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Tuesday, February 12th, 1:30pm - 2:25pm

While an IPO has long been a preferred way to go public, an increasing number of companies have employed alternate routes to the public markets, using reverse mergers, Form-10 self-filings, and variations of each to avoid the expense, uncertainty, and complexity of the IPO process. In particular, these alternate avenues may offer advantages by separating the straightforward process of becoming a publicly-filing company from less predictable fund raising. Hear an experienced attorney, executives, and crossover investors who have traveled these new paths discuss lessons learned, deal structures, and how recent legislation like the JOBS Act could affect public exits.


  • William Hicks, Member, Mintz Levin


  • Charles Crain, Manager, Policy & Research, BIO
  • Michelle Dipp, MD, PhD, Chief Executive Officer & Co-Founder, OvaScience
  • Daniel B. Dubin, MD, Vice Chairman, Leerink Swann, Founder MEDACorp
  • Peter Kolchinsky, PhD, Managing Partner, RA Capital


Charles Crain
Manager, Policy & Research, BIO

Charles Crain is the Manager of Policy & Research at the Biotechnology Industry Organization (BIO). BIO represents more than 1,100 biotechnology companies, academic institutions, state biotechnology centers, and related organizations in all 50 states. As a member of the policy team for BIO’s Emerging Companies Section, Charles’s portfolio includes financial services, securities, accounting, and tax issues that affect BIO’s member companies. His particular areas of focus include the Jumpstart Our Business Startups (JOBS) Act, the Therapeutic Discovery Project tax credit, market structure reform, tax treatment of net operating losses (NOLs), and other SEC and PCAOB pronouncements important to the biotech industry.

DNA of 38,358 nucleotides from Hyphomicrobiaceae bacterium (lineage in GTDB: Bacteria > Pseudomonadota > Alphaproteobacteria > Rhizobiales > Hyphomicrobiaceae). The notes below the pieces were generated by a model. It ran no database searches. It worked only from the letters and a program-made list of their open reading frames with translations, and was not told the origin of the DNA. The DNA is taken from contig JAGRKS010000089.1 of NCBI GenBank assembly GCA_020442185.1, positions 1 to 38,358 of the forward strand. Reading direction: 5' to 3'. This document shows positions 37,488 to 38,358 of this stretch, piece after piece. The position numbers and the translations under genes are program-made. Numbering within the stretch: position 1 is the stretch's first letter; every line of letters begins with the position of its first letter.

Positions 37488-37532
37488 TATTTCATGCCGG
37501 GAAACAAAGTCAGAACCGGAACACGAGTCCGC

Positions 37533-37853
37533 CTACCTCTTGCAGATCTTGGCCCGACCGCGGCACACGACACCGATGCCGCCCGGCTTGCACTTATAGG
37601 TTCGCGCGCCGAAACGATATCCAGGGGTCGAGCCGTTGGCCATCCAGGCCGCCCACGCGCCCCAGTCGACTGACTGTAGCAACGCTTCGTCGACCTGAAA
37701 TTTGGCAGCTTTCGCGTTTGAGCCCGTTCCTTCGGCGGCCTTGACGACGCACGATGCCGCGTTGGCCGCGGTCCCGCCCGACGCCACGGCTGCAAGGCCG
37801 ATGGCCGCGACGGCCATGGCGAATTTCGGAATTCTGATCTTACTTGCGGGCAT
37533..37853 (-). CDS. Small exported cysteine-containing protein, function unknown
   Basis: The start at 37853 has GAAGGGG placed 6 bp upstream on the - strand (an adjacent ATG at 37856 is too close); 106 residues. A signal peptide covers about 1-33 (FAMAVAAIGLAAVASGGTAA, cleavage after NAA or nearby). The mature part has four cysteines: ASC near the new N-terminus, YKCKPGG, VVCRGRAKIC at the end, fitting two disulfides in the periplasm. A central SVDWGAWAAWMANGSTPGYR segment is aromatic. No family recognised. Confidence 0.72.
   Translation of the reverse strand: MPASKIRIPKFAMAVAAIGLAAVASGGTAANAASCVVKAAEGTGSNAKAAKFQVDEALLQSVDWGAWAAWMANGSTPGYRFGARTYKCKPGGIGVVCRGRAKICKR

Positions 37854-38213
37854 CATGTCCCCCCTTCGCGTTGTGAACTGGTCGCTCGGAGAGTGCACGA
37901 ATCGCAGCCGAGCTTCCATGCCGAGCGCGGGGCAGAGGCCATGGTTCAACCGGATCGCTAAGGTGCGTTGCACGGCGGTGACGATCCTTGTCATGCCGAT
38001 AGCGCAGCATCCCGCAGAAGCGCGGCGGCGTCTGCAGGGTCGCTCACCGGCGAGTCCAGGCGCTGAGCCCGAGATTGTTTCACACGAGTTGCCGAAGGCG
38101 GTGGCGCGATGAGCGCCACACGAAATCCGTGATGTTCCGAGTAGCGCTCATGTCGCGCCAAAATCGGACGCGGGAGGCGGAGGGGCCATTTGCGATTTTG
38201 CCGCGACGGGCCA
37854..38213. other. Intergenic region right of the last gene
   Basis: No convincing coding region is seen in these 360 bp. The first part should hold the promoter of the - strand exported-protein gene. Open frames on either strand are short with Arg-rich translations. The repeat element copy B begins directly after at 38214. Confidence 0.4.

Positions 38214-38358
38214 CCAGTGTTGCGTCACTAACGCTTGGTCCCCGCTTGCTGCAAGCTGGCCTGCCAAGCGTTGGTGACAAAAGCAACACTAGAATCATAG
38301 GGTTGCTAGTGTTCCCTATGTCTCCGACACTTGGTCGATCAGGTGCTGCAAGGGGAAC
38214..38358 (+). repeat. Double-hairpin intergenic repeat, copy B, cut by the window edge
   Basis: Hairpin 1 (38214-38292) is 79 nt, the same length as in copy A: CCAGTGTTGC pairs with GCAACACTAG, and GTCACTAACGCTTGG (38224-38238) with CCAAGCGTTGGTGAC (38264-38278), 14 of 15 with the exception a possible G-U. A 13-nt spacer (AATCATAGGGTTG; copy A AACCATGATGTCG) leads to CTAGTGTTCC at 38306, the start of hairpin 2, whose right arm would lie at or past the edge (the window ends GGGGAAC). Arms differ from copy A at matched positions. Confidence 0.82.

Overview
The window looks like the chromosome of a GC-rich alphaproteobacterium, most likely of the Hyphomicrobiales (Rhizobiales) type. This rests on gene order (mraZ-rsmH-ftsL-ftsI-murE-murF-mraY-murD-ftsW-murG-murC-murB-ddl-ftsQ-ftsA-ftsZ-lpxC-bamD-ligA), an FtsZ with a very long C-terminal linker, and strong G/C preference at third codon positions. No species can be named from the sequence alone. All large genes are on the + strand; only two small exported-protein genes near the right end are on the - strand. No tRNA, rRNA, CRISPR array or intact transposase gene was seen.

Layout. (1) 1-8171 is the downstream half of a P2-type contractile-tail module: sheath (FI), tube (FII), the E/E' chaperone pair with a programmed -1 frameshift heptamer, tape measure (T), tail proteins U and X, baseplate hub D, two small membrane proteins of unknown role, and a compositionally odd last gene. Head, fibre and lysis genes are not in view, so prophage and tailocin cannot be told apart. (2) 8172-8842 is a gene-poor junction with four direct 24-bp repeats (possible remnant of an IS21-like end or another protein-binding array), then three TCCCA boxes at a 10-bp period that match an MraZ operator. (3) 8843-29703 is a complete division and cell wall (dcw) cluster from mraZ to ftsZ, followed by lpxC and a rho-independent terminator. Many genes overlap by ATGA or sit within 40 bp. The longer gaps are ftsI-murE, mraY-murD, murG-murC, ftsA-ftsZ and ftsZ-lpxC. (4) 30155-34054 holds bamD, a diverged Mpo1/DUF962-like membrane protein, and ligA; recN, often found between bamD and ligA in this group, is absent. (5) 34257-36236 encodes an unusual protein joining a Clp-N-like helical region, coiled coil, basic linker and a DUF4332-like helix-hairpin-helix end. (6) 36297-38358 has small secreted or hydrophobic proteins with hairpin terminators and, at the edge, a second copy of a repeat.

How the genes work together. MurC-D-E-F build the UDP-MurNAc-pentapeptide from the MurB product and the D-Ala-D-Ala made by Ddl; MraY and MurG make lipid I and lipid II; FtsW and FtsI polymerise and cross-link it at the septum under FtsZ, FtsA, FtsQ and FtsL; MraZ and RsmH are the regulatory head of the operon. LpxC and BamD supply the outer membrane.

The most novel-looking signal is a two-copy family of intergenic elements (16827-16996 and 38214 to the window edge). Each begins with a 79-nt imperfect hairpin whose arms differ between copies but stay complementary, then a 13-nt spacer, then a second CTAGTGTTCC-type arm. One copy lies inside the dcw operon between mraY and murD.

Prior to joining BIO, Charles worked on Capitol Hill for Congressman Paul Hodes and Senator Debbie Stabenow. Charles holds a Bachelor’s degree in political science from Mercer University and a Master’s in legislative affairs from The George Washington University.

Michelle Dipp, MD, PhD
Chief Executive Officer & Co-Founder, OvaScience

Dr. Michelle Dipp is the founding Chief Executive Officer of OvaScience and serves on the Board of Directors. Dr. Dipp is also a Founder and Partner of Longwood Fund, which founds and invests in healthcare companies such as Alnara (acquired by Eli Lilly) and Verastem. Previously, Dr. Dipp was the Senior Vice President and Head of the CEEDD at GlaxoSmithKline. Prior, she was Vice President of Corporate Development at Sirtris, where she led the successful acquisition of Sirtris by GSK for $720 million. Before joining Sirtris as a founding employee, she worked in healthcare private equity at The Wellcome Trust, London. Dr. Dipp serves on the Beth Israel Deaconess Medical Center Board of Trustees, the Boston Symphony Orchestra Board of Overseers, and the Board of Directors of the City on a Hill Charter School in Roxbury, Mass.

Dr. Dipp holds an MD and a PhD from the University of Oxford.

Daniel B. Dubin, MD
Vice Chairman, Founder of MEDACorp, Leerink Swann